Me: “What are you doing pushups for?”
“Because, I dropped my stick.”
Or are they dropping sticks on purpose to get in a few extra pushups? 🙂
(6) Using accidents as a teaching tool: While some instructors fear accidents, I use them as teaching moments.
You’d be surprised at how well 5 to 8-year-old children can diagnose what went wrong. For instance, Cara and Sonia were practicing single sinawali when Sonia hit Cara’s hand. While Cara was out in the hallway getting her boo boo kissed by her Mom, I asked Sonia what happened.
She answered, with a sad look, “I hit her.”
I then asked her “do you know why that happened?”
5-year-old Sonia replied, “I was standing too close to her.”
I was honestly impressed that she figured out the issue on her own.
Kids learn very quickly, especially after an accident.
(7) The focus is on physical literacy and the basics of Filipino Martial Arts. Forget about turning these kids into mini Jason Bournes!
We have enough work just teaching them stick material such as the sinawalis, 12 angles of attack, basic punches, and kicks. We are also working on proper form in pushups and jumping jacks. We do social skills scenarios as well in class.
In other words, it’s all basics.
(8) It’s not all sticks, all the time. This needs to be stressed. Due to their young age, we need to be mindful of the potential stresses of stick work on their wrists and elbows. I also stay away from certain stick techniques that I do not think is physically appropriate for children. An example would be the abanico movement (see below gif). I think that this technique is likely too stressful for a 5-year old’s wrist and elbow.
I also stay away from certain stick techniques that I do not think is physically appropriate for children. An example would be the abanico movement (see below gif). I think that this technique is likely too stressful for a 5-year old’s wrist and elbow.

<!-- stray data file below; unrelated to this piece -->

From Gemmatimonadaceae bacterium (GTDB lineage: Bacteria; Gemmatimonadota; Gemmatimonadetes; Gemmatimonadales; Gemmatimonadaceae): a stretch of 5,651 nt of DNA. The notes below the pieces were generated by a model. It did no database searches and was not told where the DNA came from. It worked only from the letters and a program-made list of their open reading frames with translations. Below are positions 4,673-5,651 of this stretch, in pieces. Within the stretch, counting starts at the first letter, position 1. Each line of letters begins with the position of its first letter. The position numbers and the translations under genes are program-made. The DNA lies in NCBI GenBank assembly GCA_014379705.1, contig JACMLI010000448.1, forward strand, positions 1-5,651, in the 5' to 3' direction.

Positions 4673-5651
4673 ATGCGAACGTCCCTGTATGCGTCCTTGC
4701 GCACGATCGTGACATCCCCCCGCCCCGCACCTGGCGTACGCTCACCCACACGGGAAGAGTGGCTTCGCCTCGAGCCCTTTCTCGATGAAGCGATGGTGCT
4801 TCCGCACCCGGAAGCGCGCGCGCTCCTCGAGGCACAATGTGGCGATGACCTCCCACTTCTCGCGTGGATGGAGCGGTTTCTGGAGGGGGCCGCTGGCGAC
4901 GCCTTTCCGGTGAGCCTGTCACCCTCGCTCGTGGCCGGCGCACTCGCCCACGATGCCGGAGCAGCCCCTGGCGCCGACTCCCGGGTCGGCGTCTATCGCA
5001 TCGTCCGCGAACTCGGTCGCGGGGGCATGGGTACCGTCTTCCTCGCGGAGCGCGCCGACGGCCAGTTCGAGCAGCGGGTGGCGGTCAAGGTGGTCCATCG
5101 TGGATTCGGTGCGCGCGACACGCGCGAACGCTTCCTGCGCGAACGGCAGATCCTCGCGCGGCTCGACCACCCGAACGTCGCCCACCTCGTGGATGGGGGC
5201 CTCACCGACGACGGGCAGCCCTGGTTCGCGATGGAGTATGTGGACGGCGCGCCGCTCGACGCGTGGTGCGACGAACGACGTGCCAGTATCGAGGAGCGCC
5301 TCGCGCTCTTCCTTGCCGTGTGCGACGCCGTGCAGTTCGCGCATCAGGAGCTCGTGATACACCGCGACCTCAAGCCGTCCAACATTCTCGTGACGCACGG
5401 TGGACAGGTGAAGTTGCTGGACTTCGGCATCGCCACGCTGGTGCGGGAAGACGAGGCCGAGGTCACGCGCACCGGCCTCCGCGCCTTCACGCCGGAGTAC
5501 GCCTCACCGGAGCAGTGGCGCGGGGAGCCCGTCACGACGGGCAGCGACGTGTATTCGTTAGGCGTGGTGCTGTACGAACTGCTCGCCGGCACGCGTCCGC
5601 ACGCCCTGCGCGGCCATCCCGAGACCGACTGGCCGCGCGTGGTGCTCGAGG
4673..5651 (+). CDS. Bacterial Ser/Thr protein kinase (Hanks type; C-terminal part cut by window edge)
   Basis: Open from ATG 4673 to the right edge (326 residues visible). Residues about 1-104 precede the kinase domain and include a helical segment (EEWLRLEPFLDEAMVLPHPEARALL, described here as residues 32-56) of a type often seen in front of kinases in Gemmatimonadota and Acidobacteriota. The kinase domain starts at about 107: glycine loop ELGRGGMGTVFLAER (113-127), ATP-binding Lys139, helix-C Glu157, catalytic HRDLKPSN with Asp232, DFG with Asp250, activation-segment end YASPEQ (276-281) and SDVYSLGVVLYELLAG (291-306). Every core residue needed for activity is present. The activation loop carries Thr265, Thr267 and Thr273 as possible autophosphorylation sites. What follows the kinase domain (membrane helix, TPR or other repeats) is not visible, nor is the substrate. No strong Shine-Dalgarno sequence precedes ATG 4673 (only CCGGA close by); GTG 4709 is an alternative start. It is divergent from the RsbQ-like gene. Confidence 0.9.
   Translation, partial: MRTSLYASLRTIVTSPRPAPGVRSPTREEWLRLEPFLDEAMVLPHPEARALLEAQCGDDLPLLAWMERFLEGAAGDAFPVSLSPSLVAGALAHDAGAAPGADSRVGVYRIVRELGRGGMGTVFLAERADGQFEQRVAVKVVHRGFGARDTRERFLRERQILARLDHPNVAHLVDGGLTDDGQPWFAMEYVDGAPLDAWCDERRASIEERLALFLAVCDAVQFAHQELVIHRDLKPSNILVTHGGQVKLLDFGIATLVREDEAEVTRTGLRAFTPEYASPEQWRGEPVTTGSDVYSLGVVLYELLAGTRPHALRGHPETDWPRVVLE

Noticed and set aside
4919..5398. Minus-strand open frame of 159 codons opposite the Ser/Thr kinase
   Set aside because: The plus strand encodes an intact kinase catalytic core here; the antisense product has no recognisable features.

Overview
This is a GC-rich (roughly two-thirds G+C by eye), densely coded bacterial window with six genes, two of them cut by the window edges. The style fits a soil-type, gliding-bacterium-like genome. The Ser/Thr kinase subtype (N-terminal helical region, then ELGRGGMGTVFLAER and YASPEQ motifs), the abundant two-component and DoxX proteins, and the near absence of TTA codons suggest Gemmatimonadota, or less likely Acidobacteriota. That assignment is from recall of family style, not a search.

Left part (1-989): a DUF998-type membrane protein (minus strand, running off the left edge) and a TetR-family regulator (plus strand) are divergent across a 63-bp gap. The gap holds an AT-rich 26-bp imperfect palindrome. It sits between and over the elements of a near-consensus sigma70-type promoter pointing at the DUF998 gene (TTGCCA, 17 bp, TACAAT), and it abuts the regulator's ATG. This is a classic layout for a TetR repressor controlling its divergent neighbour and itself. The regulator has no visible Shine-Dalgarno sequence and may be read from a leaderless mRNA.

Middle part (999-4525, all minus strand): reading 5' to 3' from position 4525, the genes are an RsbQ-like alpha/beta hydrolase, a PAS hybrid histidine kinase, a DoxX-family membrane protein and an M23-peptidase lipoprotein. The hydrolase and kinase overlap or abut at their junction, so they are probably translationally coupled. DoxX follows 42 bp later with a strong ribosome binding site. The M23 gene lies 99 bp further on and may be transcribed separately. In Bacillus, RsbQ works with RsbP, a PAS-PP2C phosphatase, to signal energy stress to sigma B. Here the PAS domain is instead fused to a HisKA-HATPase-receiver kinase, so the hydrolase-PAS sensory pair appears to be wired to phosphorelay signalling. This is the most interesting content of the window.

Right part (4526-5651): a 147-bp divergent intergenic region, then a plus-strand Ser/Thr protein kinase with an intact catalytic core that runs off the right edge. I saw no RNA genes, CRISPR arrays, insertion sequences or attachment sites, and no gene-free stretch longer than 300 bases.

Likely not an appropriate physical technique for a young child.
Taking the long term interests of the kids into consideration, I think that it is appropriate to devote only half the class to the stick and the other half on empty hand material.
(9) Speech with new child student and parent: Many times, after a child has received their first pair of sticks, I will talk with the child in front of his/her parent and tell the child not to bring sticks out at home without their parents’ permission. Responsibility is key here.
(10) All work and no play makes Jack a dull boy. A great way to drive home new lessons or techniques is through games. I don’t do games just for the sake of games. The games involve martial movement.
“Simon Says” is huge with the kids. Lately, we’ve been focusing on multiple angles of attack. “Simon says show me angles 1, 2, 8 and 4.” I tell you, the kids really get into this and have yet to tire of this game.
In conclusion, there is no doubt in my mind that 5 to 8-year-old children CAN train in Filipino Martial Arts so long as there is a culture of respect for the stick, attention to potential safety issues by the instructor, and stick training is done in moderation.
They can do far better than most would expect. Don’t sell them short!
In closing, I believe that children are not too young to learn Filipino Martial Arts. They can do it! My students are quick and eager learners! If young kids can participate in pee wee football or Timbits hockey, why not FMA?